Table 1 Comparing Each SPTSS Cluster with Other Variables
Table 2 Demonstrate rrelationship between variables and K10 and mspss scores
Table 3 Comparing Each Support in MSPSS with K10 and SPTSS clusters

Through the same software, odds ratios (ORs) and the 95% confidence intervals for the groups were calculated using the Mantel–Haenszel test. Values of less than 0.05 for the two-tailed P values were considered statistically significant. Bonferroni correction was used to reduce type 1 error when comparing multiple variables in Tables 1 and 2. It is calculated by P = α\m where α in our study is 0.05 and m is the number of hypotheses.


Overall, 2173 filled in the survey. However, 198 were excluded as they did not answer all the questions, or their replies were invalid. Another 24 participants refused to be enrolled despite their initial consent when initiating the survey. The study included 1951 responders with 527 (27.0%) being males, and 1538 (78.8%) participants being within the age range of [19,20,21,22,23,24,25] years.

Among responders, 19.2% (CI 95%: 17.5–21%) were likely to be well, 19.5% (CI 95%: 17.8–21.3%) had a mild mental disorder, 16% (CI 95%: 14.9–18.1%) had a moderate mental disorder, and 44.7% (CI 95%: 42.6–47.0%) had a severe mental disorder according to K10 scale. Other characteristics of the subjects are demonstrated in (Table 4).

Table 4 Characteristics of the subjects with characteristics of war, current medical conditions, and K10 Scale

According to SPTSS questionnaire, 53.3% (CI 95%: 51.2–55.6%) met the criteria for having symptoms of avoidance, 64.4 (CI 95%: 62.4–66.5%) for hyper-arousal, 58.9% (CI 95%: 56.9–61.2%) for re-experience, and 36.9% (CI 95%: 35.0–39.1%) for full PTSD symptoms.

K10 results

According to Table 2, there were significantly higher K10 scores in participants who changed places of living multiple times due to war, females, participants with low SES, low educational levels, younger age groups, and participants who were distressed from war noise. When regressing the previous significant variables on K10 scores by using forward linear regression, they were all significant (P < 0.05). Regression model is demonstrated in (Table 5). Other variables and their correlation with K10 scores are demonstrated in (Table 2).

Table 5 Demonstrating forward linear regression on K10 scores, MSPSS, Avoidance, Hyper-arousal, and re-experience score with their relevant statistically significant variables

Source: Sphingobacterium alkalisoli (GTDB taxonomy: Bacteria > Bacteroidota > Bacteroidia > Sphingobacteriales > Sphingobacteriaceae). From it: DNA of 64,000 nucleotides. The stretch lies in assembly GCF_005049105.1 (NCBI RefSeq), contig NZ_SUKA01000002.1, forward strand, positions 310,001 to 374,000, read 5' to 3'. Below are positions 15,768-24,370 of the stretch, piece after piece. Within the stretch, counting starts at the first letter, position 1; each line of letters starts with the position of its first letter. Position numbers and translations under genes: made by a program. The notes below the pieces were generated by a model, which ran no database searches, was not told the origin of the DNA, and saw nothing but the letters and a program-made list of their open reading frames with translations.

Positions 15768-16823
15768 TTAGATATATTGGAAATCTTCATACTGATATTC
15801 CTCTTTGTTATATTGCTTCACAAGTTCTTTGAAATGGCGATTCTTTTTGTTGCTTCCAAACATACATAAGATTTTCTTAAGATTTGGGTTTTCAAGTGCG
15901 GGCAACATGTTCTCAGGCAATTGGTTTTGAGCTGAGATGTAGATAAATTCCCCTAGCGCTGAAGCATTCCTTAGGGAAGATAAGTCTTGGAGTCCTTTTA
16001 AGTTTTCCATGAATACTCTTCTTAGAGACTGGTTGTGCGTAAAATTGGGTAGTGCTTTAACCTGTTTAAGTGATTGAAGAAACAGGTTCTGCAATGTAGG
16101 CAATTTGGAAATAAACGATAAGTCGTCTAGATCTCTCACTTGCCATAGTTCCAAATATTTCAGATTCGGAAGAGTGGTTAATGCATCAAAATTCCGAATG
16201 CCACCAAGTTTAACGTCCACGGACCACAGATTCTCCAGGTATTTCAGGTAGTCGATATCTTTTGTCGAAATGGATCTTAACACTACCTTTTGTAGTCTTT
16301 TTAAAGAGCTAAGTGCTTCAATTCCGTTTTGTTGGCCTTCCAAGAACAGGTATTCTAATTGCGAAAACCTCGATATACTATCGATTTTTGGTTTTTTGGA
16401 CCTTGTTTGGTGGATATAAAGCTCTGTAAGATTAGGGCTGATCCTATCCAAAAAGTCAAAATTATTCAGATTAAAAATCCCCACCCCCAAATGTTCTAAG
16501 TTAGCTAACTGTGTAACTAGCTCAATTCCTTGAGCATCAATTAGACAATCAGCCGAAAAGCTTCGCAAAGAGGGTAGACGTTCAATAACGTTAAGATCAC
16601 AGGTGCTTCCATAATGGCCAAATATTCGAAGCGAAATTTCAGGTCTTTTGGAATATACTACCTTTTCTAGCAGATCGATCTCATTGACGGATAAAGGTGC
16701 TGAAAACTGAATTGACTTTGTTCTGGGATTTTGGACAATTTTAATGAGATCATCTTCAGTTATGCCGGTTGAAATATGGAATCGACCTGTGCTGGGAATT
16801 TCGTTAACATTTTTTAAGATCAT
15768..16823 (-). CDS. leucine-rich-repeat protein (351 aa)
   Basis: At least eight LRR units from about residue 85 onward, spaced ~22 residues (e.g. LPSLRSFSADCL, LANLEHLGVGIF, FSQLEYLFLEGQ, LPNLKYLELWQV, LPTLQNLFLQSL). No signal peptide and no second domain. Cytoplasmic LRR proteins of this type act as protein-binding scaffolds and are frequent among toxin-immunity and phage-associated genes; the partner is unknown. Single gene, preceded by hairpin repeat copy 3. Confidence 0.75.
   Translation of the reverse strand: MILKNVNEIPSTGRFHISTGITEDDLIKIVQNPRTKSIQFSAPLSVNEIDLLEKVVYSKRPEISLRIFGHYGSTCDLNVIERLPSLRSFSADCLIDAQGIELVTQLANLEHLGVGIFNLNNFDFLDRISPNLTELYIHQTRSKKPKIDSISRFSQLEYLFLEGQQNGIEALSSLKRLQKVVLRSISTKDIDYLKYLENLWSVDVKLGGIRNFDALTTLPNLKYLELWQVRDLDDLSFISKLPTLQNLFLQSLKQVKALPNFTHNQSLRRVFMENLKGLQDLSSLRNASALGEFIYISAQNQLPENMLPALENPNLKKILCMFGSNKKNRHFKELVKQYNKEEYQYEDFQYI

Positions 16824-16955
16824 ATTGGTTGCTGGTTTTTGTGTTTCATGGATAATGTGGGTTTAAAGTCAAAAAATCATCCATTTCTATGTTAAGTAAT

There was no statistically significant difference when comparing different K10 results with governorates of current living (P = 0.219). However, disturbance of K10 scores among governorates is demonstrated in (Fig. 1). K10 mean scores were higher by at least 3 points when having one or more chronic medical conditions when compared to not having any (P < 0.001, F = 7.6).

Fig. 1

Showing governorate of current living of the subjects with their K10 scale and full SPTSS according to their gender

When using Pearson correlation, positive correlations (P < 0.001) were found between K10 scores and higher numbers of days being unable to work, study, or manage daily activities because of the negative feelings (r = 0.110), more frequent visits to a health professional because of the negative feelings (r = 0.110), and more frequent physical problems being attributed to the negative feelings (r = 0.180). K10 scores were not correlated with the type of work (P = 0.357) and are demonstrated in (Fig. 2).

Fig. 2

Showing SPTSS and K10 mean scores according to occupation

MSPSS results

When comparing the governorate of current living and MSPSS, we did not find a statistically significant difference P = 0.662. When using one-way ANOVA, high overall support was associated with fewer times of reporting physical problems being attributed to the negative feelings (P = 0.040). However, P-value was higher than 0.05 with other LM questions.

According to Table 2, significantly higher MSPSS scores were found in engaged participants, and with higher SES groups (P < 0.001). When regressing the previous two variables from Table 2 on MSPSS scores by using forward linear regression, only SES was found significant (P < 0.001) with an R2 of 2.3%. Regression model is demonstrated in (Table 5).

SPTSS results

Comparing SPTSS clusters with each variable is demonstrated in (Table 1). SPTSS total scores were not associated with the type of work (P = 0.357) and they are demonstrated in (Fig. 2). When comparing the governorate of current living with having PTSD, no statistically significant difference was observed P = 0.681. However, disturbance of K10 scores among governorates is demonstrated in (Fig. 1). The mean SPTSS score was higher by at least 4.5 points when having one or more chronic medical conditions compared to not having any (P < 0.001, F = 12.6).

We used forward linear regression on avoidance scores with the statistically significant variables of avoidance, except for the variables with an asterisk in Table 1. This showed the number of times changing places of living, and education were statistically significant (P < 0.05). When using the same method on hyper-arousal, distress from war noise, number of times changing places of living, and education were statistically significant (P < 0.05). When using the same method on re-experience, distress from war noise, losing someone due to war, educational level were statistically significant (P < 0.05). All regression models are demonstrated in (Table 5).